That’s a tall order, especially for the marriage department. But marriage counselors and therapists bless them are able to salvage the remnants of a union that was once robust and flowing with energy.
How to Make a Marriage Work These Days
Psychologists and marriage advisers will argue that when a couple is neck-deep in their negative emotions, they don’t see the light at the end of the tunnel as clearly as someone whose vision has not been clouded by anger and deception.
Couples in therapy, once they are calm and have had time to recoup from a grueling round of arguments, are encouraged to develop a vision of the kind of future they want to have together. That’s one.
Two, they are asked to do a self-examination and to identify aspects of their personality that they believe will hinder them from achieving their future goals. At the same time, they are asked to describe the kind of person they want to be so they could take baby steps towards self-improvement.
Three, the therapist discusses with each spouse what skills and knowledge are required to arrive at a more promising future and become a more cooperative and receptive partner.
Dr. Peter Peterson of The Couples Institute says it’s going to be an uphill struggle characterized by trade-offs and difficult choices. He says that couples need to pursue their own interests and hobbies for them to develop their maximum potential because they ‘were not joined in the hip.’ Each is a unique personality; that personality must develop independently of the other to attain its own strengths and abilities. Marriages are supposed to be true partnerships, perfectly balanced and harmonized. There will be pitfalls that will threaten that balance and harmony, but because it is a true partnership, the sides just re-adjust and assume a new dynamic. This is how marriages work these days when the partnership has withstood the test of time and couples learn to deal intelligently with the trivia of daily life .
What are these tradeoffs that Dr. Peterson refers to?
The first tradeoff to making marriages work is time. Simply stated, it’s the quality time that couples spend together – time for other family members, time to plan and coordinate family activities, and time to relax. Time in and time out. Time is a huge investment and as we get busier with our lives, we get more selfish about our personal time.
But if we want our marriages to work, we’ll have to allot time for our significant other and devote some of that precious time to more enriching activities outside of our work. We often fall into the trap of defining ourselves by our work ‘my work IS my life’ and while that’s good for the national work ethic, it can harm relationships.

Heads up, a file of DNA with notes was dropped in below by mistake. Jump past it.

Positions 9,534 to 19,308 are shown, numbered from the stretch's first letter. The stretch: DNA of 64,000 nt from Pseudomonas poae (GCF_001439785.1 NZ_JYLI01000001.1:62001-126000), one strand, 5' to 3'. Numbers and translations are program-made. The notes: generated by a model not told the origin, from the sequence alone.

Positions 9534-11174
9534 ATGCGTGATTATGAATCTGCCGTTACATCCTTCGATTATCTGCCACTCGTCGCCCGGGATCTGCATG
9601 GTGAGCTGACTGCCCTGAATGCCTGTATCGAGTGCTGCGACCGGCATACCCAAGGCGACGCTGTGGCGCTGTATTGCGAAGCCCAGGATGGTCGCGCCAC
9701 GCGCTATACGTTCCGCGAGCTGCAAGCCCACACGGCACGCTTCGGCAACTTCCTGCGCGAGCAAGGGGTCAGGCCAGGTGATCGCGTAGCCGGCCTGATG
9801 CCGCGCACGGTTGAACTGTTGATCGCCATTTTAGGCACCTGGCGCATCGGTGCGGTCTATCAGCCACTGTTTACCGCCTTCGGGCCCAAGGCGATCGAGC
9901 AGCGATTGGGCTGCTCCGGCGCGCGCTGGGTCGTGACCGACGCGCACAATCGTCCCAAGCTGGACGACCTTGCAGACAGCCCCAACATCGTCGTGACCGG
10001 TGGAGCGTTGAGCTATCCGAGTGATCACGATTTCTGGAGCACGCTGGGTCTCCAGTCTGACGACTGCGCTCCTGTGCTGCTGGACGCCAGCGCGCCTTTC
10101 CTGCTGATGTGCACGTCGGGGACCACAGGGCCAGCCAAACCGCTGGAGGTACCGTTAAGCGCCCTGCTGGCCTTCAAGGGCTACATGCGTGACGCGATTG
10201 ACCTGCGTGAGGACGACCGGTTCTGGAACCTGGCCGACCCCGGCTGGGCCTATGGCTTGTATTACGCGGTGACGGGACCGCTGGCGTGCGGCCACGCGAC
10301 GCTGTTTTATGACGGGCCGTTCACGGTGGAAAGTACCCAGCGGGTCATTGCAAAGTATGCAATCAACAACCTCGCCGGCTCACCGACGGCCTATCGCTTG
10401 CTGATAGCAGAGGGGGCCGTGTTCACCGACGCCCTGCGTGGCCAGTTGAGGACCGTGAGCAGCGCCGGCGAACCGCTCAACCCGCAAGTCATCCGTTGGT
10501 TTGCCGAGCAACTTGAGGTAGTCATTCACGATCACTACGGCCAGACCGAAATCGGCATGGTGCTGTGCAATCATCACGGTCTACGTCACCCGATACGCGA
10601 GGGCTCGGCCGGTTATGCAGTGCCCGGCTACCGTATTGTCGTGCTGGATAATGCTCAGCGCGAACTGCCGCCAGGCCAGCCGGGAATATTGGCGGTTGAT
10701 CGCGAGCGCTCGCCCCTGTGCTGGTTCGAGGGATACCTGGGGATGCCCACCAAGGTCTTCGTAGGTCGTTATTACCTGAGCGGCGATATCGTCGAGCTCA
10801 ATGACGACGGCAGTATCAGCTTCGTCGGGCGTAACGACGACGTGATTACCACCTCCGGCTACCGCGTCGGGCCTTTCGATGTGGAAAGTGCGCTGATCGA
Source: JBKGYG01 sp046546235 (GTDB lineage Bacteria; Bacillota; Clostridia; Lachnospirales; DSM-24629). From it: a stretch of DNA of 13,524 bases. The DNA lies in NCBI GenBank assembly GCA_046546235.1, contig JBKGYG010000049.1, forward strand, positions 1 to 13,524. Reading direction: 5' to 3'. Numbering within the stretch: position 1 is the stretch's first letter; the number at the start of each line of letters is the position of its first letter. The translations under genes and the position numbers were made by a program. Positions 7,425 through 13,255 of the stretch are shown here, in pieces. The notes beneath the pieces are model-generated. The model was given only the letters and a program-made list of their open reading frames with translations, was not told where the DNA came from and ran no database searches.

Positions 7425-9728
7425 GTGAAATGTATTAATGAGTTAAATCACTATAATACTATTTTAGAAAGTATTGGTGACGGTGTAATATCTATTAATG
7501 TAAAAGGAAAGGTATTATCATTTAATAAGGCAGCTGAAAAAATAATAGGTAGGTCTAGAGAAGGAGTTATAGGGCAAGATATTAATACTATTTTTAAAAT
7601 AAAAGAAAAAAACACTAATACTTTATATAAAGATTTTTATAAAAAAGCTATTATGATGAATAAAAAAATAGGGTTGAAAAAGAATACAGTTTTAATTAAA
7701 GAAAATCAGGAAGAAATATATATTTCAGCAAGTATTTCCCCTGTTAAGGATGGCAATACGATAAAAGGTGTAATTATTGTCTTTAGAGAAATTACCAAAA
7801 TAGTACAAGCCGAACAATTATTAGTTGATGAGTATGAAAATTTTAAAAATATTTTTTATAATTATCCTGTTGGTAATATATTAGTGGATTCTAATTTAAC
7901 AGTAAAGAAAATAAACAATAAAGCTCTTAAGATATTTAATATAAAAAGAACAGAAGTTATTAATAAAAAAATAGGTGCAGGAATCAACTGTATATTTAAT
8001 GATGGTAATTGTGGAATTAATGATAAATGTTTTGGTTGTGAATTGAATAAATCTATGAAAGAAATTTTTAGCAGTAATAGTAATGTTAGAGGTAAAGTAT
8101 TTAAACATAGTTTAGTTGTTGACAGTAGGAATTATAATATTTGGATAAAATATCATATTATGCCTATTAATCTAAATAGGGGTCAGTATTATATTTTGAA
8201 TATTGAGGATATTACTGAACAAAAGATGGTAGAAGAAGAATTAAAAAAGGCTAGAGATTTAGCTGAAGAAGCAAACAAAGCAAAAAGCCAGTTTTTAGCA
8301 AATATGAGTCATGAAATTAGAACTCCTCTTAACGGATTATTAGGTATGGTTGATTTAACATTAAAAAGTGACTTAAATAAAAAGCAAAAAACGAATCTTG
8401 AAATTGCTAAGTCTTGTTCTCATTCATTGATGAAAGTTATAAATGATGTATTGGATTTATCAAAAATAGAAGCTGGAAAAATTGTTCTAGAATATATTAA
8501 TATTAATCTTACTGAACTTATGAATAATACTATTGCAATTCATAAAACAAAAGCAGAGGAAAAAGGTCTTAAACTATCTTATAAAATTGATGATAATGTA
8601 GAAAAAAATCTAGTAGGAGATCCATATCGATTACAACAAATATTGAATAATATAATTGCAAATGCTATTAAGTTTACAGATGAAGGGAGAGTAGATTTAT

The second tradeoff is comfort. This means leaving our comfort level to experiment with new things and be willing to try alternative ways of doing things especially if the happiness of our marriages depends on it. The problem with clinging to our comfort zone, according to Dr. Peterson, is that it blinds us to different worlds – to another universe – that may hold the key to making a marriage work. It’s like taking our boat but not venturing too far for fear of losing sight of the shoreline. By harboring that fear, we deprive ourselves of knowing what lies at the other end of the ocean.
The third tradeoff is energy truckloads of it. This is probably the hardest tradeoff for most married couples. It takes energy to achieve the most difficult of goals. But real effort means listening more instead of interrupting when our partner is speaking, giving constructive criticism, and controlling our negative reactions to problems. It’s amazing how a ‘can-do’ attitude can save a marriage from falling apart.
Just as our superiors at work commend us when we take on responsibilities and say ‘we can do that’, our spouse will appreciate us more if we show our willingness to listen instead of being reticent or hesitant.
Can A Marriage Work These Days? How About this One Last Thought?
We had hundreds of marriage quotes to choose from, but these two stood out. From Paul Tillich: ‘The first duty of love is to listen.’ The second one is from an unknown author: ‘The goal is to have a conversation in a way so that you can have another conversation tomorrow.’
Sure, marriages can work. It’s a question of using both ears, not one!